Island Life

After almost 11 months, I’m still in Kosrae, a tiny island in the western Pacific 550 kms from any other island. Life here flows in an unhurried way. The roosters wake me for my morning exercises. There are coconuts to be collected and cracked open. The neighbors have a new baby. I hitch into town for supplies. During a mid-morning deluge, I take shelter inside the post office. A friend tells me that his father passed away last night. In the afternoon, we do a lab experiment in Chemistry class. Dinner is served at the funeral, followed by singing at the grave site. When the funeral is over, the dogs stop barking. The stars are brilliant in the evening. This is island life.

Although Kosrae has colorful festivals and celebrations, readers of this blog have emailed to ask what an ordinary day is like in Kosrae. Where do people go and what do they do? Sure, the beaches are beautiful and the jungles are full of birds and waterfalls, but what do the mundane parts of Kosrae look like? To answer this question, here are a few photos of where I go on a typical day.

This is my apartment. I live upstairs. Behind is a mangrove-shaded beach.
The school where I teach is in Sansrik, a mile from my apartment.
Each village has a few small shops. Here’s where I get my hair cut for $6.
Kosrae’s main grocery store is in Lelu, next to the NAPA auto parts store.
This dish provides Kosrae’s internet service. I pay $194/month..
Kosrae’s post office has a US zip code 94966. delivers here!
This is the hospital where I got my Moderna vaccine this morning.
Kosrae’s high school is the biggest building on the entire island..
The ATM at the Bank of FSM likes my debit card.
American missionaries built Kosrae’s first church in Lelu in 1852.
The Ace Hardware store is well-stocked. It even has a lumber yard.
The power plant provides Kosrae with electricity for about 40¢ per Kwh.

Kosrae continues to be Covid-free thanks to the travel ban that’s been enforced since last March. Although people can’t come here, ships and planes make regular deliveries of mail and supplies. That’s how the Covid-19 vaccine arrived here last week. This morning, I walked into Kosrae’s hospital to ask if it were possible for me to be vaccinated. The answer was an immediate “Ahok!” meaning “Yes!” I signed a piece of paper and rolled up my sleeve. A nice lady in a blue dress jabbed me with the Moderna vaccine and gave me a card instructing me to return in 30 days for shot #2. I had no appointment. The whole operation took about two minutes. That sure was easy. The rumor is that when FSM has vaccinated 70% of its population, the travel ban will be lifted. Although I don’t know when that will be, that’s when you can come visit Kosrae!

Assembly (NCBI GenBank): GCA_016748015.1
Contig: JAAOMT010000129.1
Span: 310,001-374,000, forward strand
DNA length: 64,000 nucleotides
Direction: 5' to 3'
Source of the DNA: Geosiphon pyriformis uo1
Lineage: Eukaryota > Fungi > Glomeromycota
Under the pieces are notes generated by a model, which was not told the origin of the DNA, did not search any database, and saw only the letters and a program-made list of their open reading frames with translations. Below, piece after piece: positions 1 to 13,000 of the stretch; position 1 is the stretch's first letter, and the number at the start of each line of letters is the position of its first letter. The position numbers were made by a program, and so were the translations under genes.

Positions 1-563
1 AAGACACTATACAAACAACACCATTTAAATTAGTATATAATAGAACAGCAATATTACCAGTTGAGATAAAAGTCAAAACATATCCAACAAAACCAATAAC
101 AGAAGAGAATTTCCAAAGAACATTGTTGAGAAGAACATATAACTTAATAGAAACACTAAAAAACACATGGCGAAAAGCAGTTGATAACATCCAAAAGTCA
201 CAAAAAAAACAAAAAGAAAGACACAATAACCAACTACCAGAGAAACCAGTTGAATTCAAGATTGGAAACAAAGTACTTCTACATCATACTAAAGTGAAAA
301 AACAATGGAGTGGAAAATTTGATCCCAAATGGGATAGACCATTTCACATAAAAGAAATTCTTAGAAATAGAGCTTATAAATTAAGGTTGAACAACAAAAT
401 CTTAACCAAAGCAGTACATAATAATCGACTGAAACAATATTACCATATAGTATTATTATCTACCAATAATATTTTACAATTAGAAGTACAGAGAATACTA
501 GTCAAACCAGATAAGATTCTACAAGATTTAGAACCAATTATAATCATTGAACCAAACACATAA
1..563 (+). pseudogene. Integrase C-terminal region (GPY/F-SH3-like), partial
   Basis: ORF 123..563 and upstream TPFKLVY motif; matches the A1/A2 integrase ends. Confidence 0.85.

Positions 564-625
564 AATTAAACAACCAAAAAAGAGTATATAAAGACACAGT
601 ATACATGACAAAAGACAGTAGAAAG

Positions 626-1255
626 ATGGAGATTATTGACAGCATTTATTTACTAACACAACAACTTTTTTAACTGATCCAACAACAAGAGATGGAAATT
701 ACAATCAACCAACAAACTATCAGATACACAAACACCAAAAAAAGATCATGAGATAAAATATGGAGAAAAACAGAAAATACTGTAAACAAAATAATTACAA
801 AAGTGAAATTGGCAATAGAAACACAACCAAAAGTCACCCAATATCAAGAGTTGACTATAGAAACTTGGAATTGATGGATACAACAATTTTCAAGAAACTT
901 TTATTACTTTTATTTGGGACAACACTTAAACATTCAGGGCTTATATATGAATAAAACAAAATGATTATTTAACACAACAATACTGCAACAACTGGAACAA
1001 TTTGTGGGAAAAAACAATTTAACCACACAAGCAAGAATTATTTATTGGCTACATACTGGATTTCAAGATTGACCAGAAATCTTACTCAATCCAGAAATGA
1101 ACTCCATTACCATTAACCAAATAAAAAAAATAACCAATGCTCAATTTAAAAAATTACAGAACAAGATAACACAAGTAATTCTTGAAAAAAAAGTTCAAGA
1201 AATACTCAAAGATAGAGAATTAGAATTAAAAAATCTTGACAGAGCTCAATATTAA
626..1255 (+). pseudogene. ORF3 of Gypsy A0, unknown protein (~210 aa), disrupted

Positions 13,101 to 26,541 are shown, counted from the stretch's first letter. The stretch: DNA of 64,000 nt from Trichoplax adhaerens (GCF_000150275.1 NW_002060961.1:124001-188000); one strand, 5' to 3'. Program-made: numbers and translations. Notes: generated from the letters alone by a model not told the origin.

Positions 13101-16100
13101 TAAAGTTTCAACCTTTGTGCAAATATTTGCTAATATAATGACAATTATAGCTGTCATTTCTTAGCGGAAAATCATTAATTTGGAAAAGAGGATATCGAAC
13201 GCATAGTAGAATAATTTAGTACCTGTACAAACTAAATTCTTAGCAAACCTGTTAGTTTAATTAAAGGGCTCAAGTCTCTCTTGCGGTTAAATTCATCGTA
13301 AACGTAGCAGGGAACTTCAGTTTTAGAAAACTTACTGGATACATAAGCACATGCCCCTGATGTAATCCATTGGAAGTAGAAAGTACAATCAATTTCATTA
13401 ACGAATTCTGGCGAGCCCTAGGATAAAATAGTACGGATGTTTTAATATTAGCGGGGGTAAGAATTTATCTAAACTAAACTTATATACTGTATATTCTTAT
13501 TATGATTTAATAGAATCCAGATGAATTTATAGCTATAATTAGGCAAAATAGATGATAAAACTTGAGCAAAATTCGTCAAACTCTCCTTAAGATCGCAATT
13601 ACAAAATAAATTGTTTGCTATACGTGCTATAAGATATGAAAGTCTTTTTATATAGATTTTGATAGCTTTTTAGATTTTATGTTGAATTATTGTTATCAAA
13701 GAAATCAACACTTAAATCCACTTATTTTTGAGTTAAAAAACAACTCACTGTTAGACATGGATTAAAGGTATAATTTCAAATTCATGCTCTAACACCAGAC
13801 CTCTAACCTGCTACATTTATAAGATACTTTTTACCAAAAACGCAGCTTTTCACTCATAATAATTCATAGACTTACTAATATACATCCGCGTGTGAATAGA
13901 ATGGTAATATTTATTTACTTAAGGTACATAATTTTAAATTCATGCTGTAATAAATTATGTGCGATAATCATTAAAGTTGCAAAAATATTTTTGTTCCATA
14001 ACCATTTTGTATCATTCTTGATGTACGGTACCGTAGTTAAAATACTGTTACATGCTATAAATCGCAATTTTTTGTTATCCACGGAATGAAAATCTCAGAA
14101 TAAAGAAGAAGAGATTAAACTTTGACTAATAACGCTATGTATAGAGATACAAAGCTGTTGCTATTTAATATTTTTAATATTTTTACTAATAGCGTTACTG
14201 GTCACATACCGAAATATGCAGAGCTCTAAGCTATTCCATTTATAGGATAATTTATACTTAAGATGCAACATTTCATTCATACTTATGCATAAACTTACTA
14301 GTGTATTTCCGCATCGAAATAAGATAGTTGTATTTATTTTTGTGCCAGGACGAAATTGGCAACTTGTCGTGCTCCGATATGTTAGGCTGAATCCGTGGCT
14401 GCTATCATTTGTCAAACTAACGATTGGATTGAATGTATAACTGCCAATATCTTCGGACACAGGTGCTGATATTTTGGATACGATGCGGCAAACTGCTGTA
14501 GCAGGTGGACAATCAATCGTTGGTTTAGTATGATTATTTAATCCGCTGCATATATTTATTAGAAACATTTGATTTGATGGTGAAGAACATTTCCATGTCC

I learned a bit of history this month. During WW2, Kosrae was occupied by Japan. On January 18, 1944 American bombers began their raids on the Japanese military bases here. The Americans sank a few Japanese ships and strafed their airstrip. Although there are no records of Japanese casualties, two Kosraeans were killed. Everyone else ran into the island’s rugged interior. For the next 19 months, Kosraeans hid in the forests and in caves until the American flag was finally raised over Lelu on September 8, 1945. This month marked the 76th anniversary of the start of Kosrae’s liberation. In typical fashion, Kosraeans gathered to memorialize Liberation Day with songs and a feast. The rain didn’t dampen the festivities. Although I can’t share with you the delicious fish soup that was served, here are two songs sung for the Memorial.

As a side note, the man shown above under the rainbow umbrella is named Steiner. His grandmother was one of the two Kosraeans who died on January 18, 1944. His father was later elected Kosrae’s first governor after FSM became an independent country. Steiner is my landlord. Steiner’s wife Ayone is Lelu’s singer-songwriter — which I’ll tell you more about now.

During the week, it’s business as usual. On Sundays, everything and everyone stops for church. There are at least a dozen churches on Kosrae and they’re well-attended. Each village fields three or four choirs. The hymnals imported by the missionaries all fell apart decades ago. So, each village has a singer-songwriter who composes new songs every year. The result is a unique form of “island gospel” that blends traditional Congregational hymns with Micronesian rhythms. Although there are 602 islands in Micronesia, Kosrae is the only island that creates its own music this way. I attended Kosrae’s choir competition on New Years Day. Here are some short snips of their songs. Which choir do you like best?

Lelu choir: “Be Happy and Sing Praises”
Lelu choir: “Heaven is Filled with Joyful Music”
Malem choir: “He is my Lord, the King of Kings, the Alpha and Omega”
Pohnpei choir: “Sing a Happy Song Praising the Lord God”
Tafunsak choir: “Most Wonderful is God on High”
Tafunsak choir: “Sing Together and Give Thanks”
Utwe choir: “Glory to His Highness”
Walung choir: “Follow the Star”